Craft brews, spirits call Bennington home
BENNINGTON — The town seems poised to become a must stop on Vermont craft beverage tour maps, with two or more new micro-brew operations and a spirits distillery hoping to open after restrictions related to the COVID-19 epidemic are lifted.
Work is now underway on the exterior of the commercial building at 400 Main St. across from the former Putnam Hotel at the Four Corners, and the site could be leased for a micro-brew business. According to a source familiar with the agreement, a formal announcement is about two weeks away.
The building, listed as owned by Astrum, LLC, was the site of the former Vermont Green Grow Wellness Center. Building Inspector Paul Dansereau said Tuesday that the owner is doing facade work and painting but has yet to apply for a permit for interior work.
"All we need now is a winery," said John Shannahan, executive director of the Better Bennington Corp., referring to a cluster of alcoholic beverage producers expected to take form around the central downtown.
"The craft beer and brewing industry in Vermont just keeps getting bigger every year," Shannahan said, driven in part by the reputation beers created here have gained around the world.
Many visitors come to the state for a weekend or longer, or even for a day trip from Albany, N.Y., or elsewhere, he said, planning to make stops at several micro-brew pubs.
With retail businesses having a more difficult time because of online competition, pubs, often with entertainment, are becoming a more important factor in many downtowns, he said.
Close to opening
Shannahan said Bennington has two new businesses on the verge of opening — The 421 Craft Bar and Kitchen, at 421 Main St., and a distillery and tap room being fashioned in the old Bennington highway garage building off Depot Street.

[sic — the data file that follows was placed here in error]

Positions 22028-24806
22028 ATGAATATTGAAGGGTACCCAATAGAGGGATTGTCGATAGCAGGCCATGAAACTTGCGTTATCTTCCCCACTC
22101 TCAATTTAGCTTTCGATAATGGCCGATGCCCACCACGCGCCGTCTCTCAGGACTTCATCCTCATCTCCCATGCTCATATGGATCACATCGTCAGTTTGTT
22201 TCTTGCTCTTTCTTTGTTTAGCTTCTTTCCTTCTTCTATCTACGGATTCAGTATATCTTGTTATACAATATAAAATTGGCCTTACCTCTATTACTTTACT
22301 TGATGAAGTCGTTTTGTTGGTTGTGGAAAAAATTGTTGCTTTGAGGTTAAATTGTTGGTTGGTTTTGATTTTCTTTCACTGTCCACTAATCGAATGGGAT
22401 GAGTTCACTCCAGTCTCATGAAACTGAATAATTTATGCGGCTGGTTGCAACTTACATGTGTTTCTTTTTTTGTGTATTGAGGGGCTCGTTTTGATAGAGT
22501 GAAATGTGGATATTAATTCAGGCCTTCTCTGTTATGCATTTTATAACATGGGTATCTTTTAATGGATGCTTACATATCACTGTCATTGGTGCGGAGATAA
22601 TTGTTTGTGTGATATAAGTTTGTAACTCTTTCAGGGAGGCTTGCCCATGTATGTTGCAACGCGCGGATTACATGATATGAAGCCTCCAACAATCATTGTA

The 421 Craft Bar and Kitchen is owned by the family that began Madison's Brewing Co. Pub & Restaurant at 428 Main St. during the 1990s. The new business was preparing to open when the COVID-19 crisis resulting in the governor's "stay-at-home" order that closed bars and restaurants.
Meanwhile, Shannahan said the renovation project at the former garage building appears to be finished and the distillery is close to opening, pending a lifting of the state's restrictions.
Beyond that, Harvest Brewing, a "nano-brew" operation at 201 South St., is located close to the others, Shannahan said, and he has heard of a cidery operation being considered for another downtown building, which he declined to name unless the idea advances further.
In addition, he thinks there is a good chance a brew-related business will be considered for the old Bennington High School building at 650 Main St., which was sold in March to a developer who plans a mixed-use facility.
The spirits business is planned as a distillery and taproom and would include a tasting room, bar service with whiskeys and other spirits, and potentially a small food area, the owners have said. It was expected to be up and running this year.
The business was formed by friends Glen Sauer and Matt Cushman, who plan to call the distillery and tap room the Village Garage.
Renovations included a roof replacement, removal and replacement of windows, removal of a drop ceiling, removal of overhead doors to replace with insulated glass doors to match; and installation of modern lighting and ceiling fans. A polished concrete floor with radiant heat and a 500-gallon copper still and related equipment were included in the plan.
The old garage at 107 Depot St., was decommissioned by the town when it purchased a new department headquarters building on Bowen Road.
Jim Therrien writes for New England Newspapers in Southern Vermont, including the Bennington Banner, Brattleboro Reformer and Manchester Journal. Twitter: @BB_therrien
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